Definition of grouch in English:

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Pronunciation: /ɡraʊtʃ/


1A habitually grumpy person: rock’s foremost poet and ill-mannered grouch
More example sentences
  • Consequently I now have a reputation as a sourpuss and a grouch.
  • To a grouch, changes in a business environment are nothing more than bubbles.
  • Some people talk about depressive realism, the idea that depressed people see reality better, but it occurred to me that maybe any success I'd had in life was in spite of being a grouch, not because of being a grouch, so I resolved to change.
grumpy person, miserable person, moper, pessimist, prophet of doom
informal grump, sourpuss, crosspatch, bear with a sore head, grouser, whinger, wet blanket, party pooper, doom merchant
British informal griper, misery
North American informal sorehead, kvetcher
1.1A trivial complaint: my only real grouch was that the children’s chorus was less easy on the ear
More example sentences
  • Indeed, the main grouch with him was not his decision to come out, but his decision to first deny it.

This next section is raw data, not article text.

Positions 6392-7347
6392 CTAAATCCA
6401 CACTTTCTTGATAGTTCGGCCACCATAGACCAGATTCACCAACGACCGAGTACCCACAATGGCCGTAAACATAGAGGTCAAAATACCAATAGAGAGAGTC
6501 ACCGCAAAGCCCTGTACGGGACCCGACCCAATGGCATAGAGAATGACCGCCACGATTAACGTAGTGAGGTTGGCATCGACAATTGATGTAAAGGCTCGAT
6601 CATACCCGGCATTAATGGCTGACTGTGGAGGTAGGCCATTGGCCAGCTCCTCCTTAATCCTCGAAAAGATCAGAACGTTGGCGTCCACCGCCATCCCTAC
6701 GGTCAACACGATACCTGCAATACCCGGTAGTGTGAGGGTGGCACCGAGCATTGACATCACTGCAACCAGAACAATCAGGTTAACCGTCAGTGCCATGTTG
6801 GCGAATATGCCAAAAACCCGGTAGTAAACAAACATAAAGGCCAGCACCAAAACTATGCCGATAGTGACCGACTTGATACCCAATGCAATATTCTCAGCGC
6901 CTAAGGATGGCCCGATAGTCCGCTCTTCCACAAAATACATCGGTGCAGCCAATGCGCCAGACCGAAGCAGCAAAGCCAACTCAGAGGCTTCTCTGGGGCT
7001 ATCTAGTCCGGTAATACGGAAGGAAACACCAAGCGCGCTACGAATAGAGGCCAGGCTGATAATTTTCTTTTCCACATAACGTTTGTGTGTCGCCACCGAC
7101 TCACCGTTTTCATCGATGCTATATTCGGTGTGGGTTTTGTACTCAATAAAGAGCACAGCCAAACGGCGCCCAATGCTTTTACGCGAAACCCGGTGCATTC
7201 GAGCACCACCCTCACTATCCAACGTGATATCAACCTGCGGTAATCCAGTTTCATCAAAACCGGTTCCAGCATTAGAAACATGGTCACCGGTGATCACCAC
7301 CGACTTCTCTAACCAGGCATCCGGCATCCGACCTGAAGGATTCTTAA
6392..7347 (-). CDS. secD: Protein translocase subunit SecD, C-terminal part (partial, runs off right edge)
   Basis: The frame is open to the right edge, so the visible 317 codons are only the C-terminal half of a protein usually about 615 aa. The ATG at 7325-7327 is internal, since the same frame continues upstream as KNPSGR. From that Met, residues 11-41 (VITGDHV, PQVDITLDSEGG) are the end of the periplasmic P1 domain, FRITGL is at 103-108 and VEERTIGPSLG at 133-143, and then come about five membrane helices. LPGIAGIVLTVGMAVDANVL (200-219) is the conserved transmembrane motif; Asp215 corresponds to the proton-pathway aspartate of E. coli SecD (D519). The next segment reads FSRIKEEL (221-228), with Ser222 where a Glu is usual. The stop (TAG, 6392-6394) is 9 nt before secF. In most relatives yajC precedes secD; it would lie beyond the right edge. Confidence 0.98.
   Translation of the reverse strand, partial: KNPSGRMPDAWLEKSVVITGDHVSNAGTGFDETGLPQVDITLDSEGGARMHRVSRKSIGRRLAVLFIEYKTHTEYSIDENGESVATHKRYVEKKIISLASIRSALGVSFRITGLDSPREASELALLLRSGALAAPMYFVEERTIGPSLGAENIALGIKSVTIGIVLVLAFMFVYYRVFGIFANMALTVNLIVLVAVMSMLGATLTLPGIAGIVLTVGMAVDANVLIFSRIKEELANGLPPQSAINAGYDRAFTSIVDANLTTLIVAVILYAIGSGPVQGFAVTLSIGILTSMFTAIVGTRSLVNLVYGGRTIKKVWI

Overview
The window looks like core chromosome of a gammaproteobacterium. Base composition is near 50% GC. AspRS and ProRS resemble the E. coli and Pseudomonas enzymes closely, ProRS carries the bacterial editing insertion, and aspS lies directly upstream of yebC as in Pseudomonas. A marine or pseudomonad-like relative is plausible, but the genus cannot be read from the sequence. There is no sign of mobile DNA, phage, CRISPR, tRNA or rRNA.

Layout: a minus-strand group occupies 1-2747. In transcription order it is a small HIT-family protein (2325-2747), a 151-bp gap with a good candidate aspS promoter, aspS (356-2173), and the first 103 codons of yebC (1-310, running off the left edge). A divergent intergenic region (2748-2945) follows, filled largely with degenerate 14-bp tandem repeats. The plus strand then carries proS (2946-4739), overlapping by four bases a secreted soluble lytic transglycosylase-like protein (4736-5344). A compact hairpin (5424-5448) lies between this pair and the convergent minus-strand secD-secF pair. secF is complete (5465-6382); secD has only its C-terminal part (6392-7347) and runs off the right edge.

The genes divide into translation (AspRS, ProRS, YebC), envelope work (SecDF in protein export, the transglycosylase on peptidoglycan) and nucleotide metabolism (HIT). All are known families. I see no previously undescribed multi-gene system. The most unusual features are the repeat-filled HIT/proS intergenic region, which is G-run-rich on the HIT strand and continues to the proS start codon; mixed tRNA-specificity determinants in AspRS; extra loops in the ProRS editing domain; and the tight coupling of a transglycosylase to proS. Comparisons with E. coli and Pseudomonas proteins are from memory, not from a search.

• Of course, no car is perfect, and I did have a couple of grouches with this one.
1.2A sulky or discontented mood: he’s in a thundering grouch


[no object]
Voice one’s discontent ill-temperedly; grumble: there’s not a lot to grouch about
More example sentences
  • Cultural exiles in a world they had created, disgruntled Hawks spent their most triumphant decade not basking in their new uncontested power but grouching about how America had gone ‘soft,’ become feminized.
  • I can so understand that, and I wouldn't want to spoil any of the fun of that by participating in a grouchy thread, but I don't really think anyone's grouching.
  • Even if we're headed in that direction and the progress is irritatingly sluggish, one shouldn't be grouching about it.
British informal gripe, grizzle, chunter, create
North American informal kvetch
South African informal chirp


Late 19th century: variant of obsolete grutch, from Old French grouchier 'to grumble, murmur', of unknown origin. Compare with grudge.

  • The words grouch and grudge (Late Middle English) are variants of obsolete grutch, from Old French grouchier ‘to grumble, murmur’, of unknown origin. Early 19th-century grouse may be related.

Words that rhyme with grouch

avouch, couch, crouch, debouch, ouch, pouch, slouch, vouch

For editors and proofreaders

Line breaks: grouch

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